The Supreme Court case of Lau v. Nichols (1974) pertains to ELL. The court in this case decided that the civil rights act of 1964 were being violated due to the reason that supplemental language was lacking in the public schools for those students who had limited English proficiency. The case was filed when California school system in 1971 was integrated after a federal court decree. It led 2800 Chinese students helpless who did not speak English. They then filed a suit and alleged that they are being deprived of the equal educational opportunities. The court held that this action of the policy change by the school has caused the disparate impact and the civil rights act was being violated. Thus the school must provide appropriate relief to the students.
A public interest lawyer named, Edward H Steinman approached Kinney Kinmon Lau and many other students affected by this move of the school. On his persuasion, a suit was filed against Alan H. Nichols who was the president and other concerned officials. The students took the stance that they must be given special help as they face difficulty in speaking English. Further, the foundation of their stance was fourteenth Amendment and Civil Right Act of 1964. The district court denied providing the relief. Moreover, the decision was also affirmed by the court of appeals. It argued that the policy change was uniform and it was not to intentionally discriminate the students. The students finally approached the Supreme Court.
“ No state shall deny equal educational opportunity to an individual on account of his or her race, color, sex or national origin by…(f) the failure by an educational agency to take appropriate action to overcome language barrier that impede equal participation by its students in its instructional programs” (Education Law Center, 2011).
The Supreme Court in its decision held that the civil rights of the students were being violated. It did not examine the 14th amendment clause of equal protection. It affirmed the disparate impact of the school’s policy on the non-English speaking students. A disparate impact as referred by the labor law is an adverse impact caused to one group of people due to certain practices, even though the employer thinks that those practices are formally neutral. The court concluded that as they face difficulties in understanding the English language this will deprive them of attaining “meaningful” education. The court also relied on the guidelines promulgated by the office for civil rights (OCR) of the Department of Health, Education, and Welfare in 1970, which provides that one of the proxies for discriminations can be language. Thus, the Supreme Court concluded that the necessary steps must be taken by the school to facilitate non-English speakers.
The bilingual education program was introduced to facilitate students so that they can get the meaningful education. However, this law was replaced by “No Child left behind Act”. The transformation from Bilingual education program to NCLB was made at national level. It requires the districts to evaluate the progress of every student. It further required that the fluency of teachers in English teaching in Bilingual education programs along with their native language. It provided discretion to the parents so that they could have enrolled their children for maximum 3 years in Bilingual Education program. However, it required that after the completion of three years, the mode of instructions must be switched to English, without considering the matter of English ability a student possess at that time.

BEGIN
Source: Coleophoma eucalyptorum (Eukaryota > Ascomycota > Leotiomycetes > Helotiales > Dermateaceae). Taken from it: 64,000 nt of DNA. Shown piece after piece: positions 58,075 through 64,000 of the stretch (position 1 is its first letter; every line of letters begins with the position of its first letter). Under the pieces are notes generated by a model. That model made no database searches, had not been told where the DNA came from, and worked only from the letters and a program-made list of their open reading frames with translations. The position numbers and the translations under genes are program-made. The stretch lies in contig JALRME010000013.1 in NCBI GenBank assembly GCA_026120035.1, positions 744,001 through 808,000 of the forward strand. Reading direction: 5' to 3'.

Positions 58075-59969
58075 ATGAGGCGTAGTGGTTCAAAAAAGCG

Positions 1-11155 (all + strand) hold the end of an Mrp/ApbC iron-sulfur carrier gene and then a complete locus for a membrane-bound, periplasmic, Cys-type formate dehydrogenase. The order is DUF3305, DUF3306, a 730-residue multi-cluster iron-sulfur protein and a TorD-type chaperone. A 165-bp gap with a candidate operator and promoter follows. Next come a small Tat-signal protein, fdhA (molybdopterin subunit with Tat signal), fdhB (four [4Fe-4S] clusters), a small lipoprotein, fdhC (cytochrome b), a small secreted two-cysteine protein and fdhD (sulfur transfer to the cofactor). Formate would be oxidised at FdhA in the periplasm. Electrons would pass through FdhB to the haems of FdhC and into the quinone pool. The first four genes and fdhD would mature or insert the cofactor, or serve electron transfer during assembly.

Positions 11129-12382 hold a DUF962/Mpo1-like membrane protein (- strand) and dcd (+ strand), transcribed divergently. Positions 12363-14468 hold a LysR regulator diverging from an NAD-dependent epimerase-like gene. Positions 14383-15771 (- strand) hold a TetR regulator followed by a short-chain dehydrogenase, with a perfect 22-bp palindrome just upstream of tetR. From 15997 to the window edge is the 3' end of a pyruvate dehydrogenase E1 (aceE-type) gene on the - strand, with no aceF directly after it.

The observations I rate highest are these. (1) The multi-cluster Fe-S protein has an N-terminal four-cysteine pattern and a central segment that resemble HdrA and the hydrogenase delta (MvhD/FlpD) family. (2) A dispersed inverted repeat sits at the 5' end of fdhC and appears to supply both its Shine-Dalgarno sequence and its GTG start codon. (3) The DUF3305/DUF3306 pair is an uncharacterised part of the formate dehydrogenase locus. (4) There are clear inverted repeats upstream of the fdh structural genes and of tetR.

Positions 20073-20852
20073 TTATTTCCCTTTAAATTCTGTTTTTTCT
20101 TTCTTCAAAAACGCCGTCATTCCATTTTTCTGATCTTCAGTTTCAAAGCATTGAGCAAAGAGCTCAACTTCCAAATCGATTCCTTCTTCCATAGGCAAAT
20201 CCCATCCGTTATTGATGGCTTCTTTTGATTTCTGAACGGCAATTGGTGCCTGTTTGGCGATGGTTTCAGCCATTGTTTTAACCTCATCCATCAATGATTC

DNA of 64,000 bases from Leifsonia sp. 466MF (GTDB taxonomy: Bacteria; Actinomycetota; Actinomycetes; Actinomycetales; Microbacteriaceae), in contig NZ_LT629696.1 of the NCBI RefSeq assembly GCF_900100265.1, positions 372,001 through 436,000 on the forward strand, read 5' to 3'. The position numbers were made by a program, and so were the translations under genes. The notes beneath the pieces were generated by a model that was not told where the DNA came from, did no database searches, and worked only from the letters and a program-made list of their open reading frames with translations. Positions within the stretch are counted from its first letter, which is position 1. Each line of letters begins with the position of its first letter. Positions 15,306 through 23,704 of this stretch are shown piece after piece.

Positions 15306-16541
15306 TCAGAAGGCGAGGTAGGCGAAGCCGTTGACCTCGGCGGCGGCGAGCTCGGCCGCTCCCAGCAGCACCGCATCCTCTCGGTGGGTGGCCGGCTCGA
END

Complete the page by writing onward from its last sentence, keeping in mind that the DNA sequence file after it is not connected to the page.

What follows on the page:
Impact of the decision:
This case contains a significant importance in the bilingual education history. The Supreme Court, in this case, set the precedent showing the emergence of disparate impact due to civil rights act violations. It prohibited the “sink and swim” policy and it was later followed by the Equal Educational Opportunities Act of 1974 which made it mandatory for educational institutes to ensure the equal participation of all the students and remove any barriers to it. As a result of this case, Lau remedies were developed, these were the guidelines for the schools to follow so that meaningful education could be provided to the English learning students. However, Lau decision has also faced certain challenges as well. For instance, in another case of the Supreme Court named Alexander v. Sandoval 532 U.S. The court has changed its course. According to this case, the burden of proof lies on the plaintiff. The plaintiff has to prove the intentional discrimination. He possesses no right which might enable him to sue against disparate impact. It means that the school policies which might cause disparate impact cannot be sued as it was done in the Lau decision.
In a nutshell, Lau decision provided a space to those students struggling for the meaningful education and the equal Education policy. The decision led the management of the school to rethink its actions. The policies were revised to facilitate the ELL students in recognition of the Equal Education policies. The law was further refined with the passage of time such as NCLB act. These laws have not only facilitated English language learners in attaining the meaningful education but also have provided systematic guidelines to be pursued by the districts to provide equal educational opportunities to the students.
Lau v. Nichols. (2018). En.wikipedia.org. Retrieved 19 March 2018, from https://en.wikipedia.org/wiki/Lau_v._Nichols
Anon (2018). Www-tc.pbs.org. Retrieved 19 March 2018, from https://www-tc.pbs.org/beyondbrown/brownpdfs/launicho
Home | Education Law Center. (2018). Edlawcenter.org. Retrieved 19 March 2018, from http://www.edlawcenter.org/